By Bob Garver
Having seen the best (“The Dark Knight,” “Spider-Man: Into the Spider-Verse”) and worst (“Morbius,” “Fant4stic”) of what the modern superhero genre has to offer, I can report that “Blue Beetle” falls right smack in the middle of the spectrum. It would be easy to write off this movie’s staggering averageness with a wide-brush line like “not a classic, not a disaster,” but I feel the need to stress the degree to which this movie is right on par. It isn’t so much that it’s dull or that I didn’t care about it, because that would be the mark of a bad superhero movie. It’s that the movie manages the curious feat of having just enough of a unique identity for me to recommend it with a bare minimum of passion.
Our hero is Jamie Reyes (Xolo Maridueña), a smart, resourceful recent college graduate. He’s happy to be back in his hometown of Palmera City with his family, including his mother Rocio (Elpidia Carillo), father Alberto (Damián Alcázar), sister Milagro (Belissa Escobedo), Nana (Adriana Barraza), and crazy uncle Rudy (George Lopez). But he’s less happy to hear that his family has fallen on hard times and is about to lose the house. He vows to help them out financially. A cleaning gig at the home of wealthy industrialist Victoria Kord (Susan Sarandon) goes badly, but he does make an impression on Victoria’s niece Jenny (Bruna Marquezine), who half-heartedly invites him to apply for a job at corporate headquarters the next day. When he gets there, a skittish Jenny tells him to flee with a mysterious box, keep it safe and hidden, and above all, not open it. It’s maybe an hour before he opens the box in front of his family.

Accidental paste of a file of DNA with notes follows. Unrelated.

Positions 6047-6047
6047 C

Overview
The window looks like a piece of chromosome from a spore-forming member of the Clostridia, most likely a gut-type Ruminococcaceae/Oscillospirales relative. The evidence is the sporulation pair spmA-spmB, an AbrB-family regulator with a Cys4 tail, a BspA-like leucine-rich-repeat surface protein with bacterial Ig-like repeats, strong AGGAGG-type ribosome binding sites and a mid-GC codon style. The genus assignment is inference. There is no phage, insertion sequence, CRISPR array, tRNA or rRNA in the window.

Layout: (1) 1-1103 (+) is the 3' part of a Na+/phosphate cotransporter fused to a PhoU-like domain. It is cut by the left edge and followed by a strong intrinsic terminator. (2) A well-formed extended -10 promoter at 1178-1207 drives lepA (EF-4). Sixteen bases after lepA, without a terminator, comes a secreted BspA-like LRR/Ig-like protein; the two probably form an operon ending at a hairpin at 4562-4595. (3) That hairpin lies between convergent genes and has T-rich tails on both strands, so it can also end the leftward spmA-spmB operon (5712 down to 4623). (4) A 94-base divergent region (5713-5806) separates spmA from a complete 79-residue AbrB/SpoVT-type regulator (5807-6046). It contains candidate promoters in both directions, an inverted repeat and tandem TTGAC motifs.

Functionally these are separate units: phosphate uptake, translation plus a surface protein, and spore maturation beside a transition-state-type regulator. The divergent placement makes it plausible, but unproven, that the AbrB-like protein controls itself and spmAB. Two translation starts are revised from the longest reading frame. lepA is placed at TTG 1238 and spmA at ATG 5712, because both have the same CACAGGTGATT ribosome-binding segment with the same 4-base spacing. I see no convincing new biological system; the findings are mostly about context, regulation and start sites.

Inside the box is The Scarab, an alien artifact that immediately attaches itself to Jamie and causes him develop a metallic skin, destroy most of the house, and rocket into outer space. Eventually Jamie figures out that he’s inside a super-suit that is certainly dangerous in his hands, but even more dangerous in the hands of the military or evildoers like Victoria or her mechanized henchman Carapax (Raoul Max Trujillo). He seeks out Jenny for help getting the Scarab out of his system, and she takes him to the hidden lair of her long-missing father, who was secretly a low-level superhero called Blue Beetle. Jamie and his family use some of Blue Beetle’s tech and resources, though I don’t believe Jamie ever officially takes on the name himself. Whatever, fans are going to call the Jamie “Blue Beetle” going forward no matter what.
Story-wise, it’s not hard to see the inspirations for “Blue Beetle.” The main character gets his powers from a bug at a corporate building like Spider-Man, he’s inside of a metal suit like Iron Man, he has a testy relationship with the symbiote (voiced by Becky G) attached to his body like Venom, some of his powers are imagination-based like Green Lantern, he hides out in an armory beneath a mansion like Batman, and I’m sure I’m missing several others. Maybe Blue Beetle’s real superpower is that he can amalgamate every other superhero movie.
And yet, “Blue Beetle” compensates for this lack of originality with a healthy dose of heart. Not too much heart, characters like Jamie and Jenny are likeable enough, but they’re pretty standard as far as superhero leads go. But there is an undeniable charm to the Reyes family, and it’s hard not to be swept up in their chemistry and care for each other. Then again, this movie isn’t much different than dozens of other superhero movies, and it’s not like most of them don’t have likeable characters too. I was going to give this movie a non-recommendation grade of C for being too bland, but then Nana showed up and saved the day. If you see the movie, you’ll understand why I had to bump the grade up to a B- just for her.
“Blue Beetle” is rated PG-13 for sequences of action and violence, language, and some suggestive references. Its running time is 127 minutes.
Contact Bob Garver at firstname.lastname@example.org.
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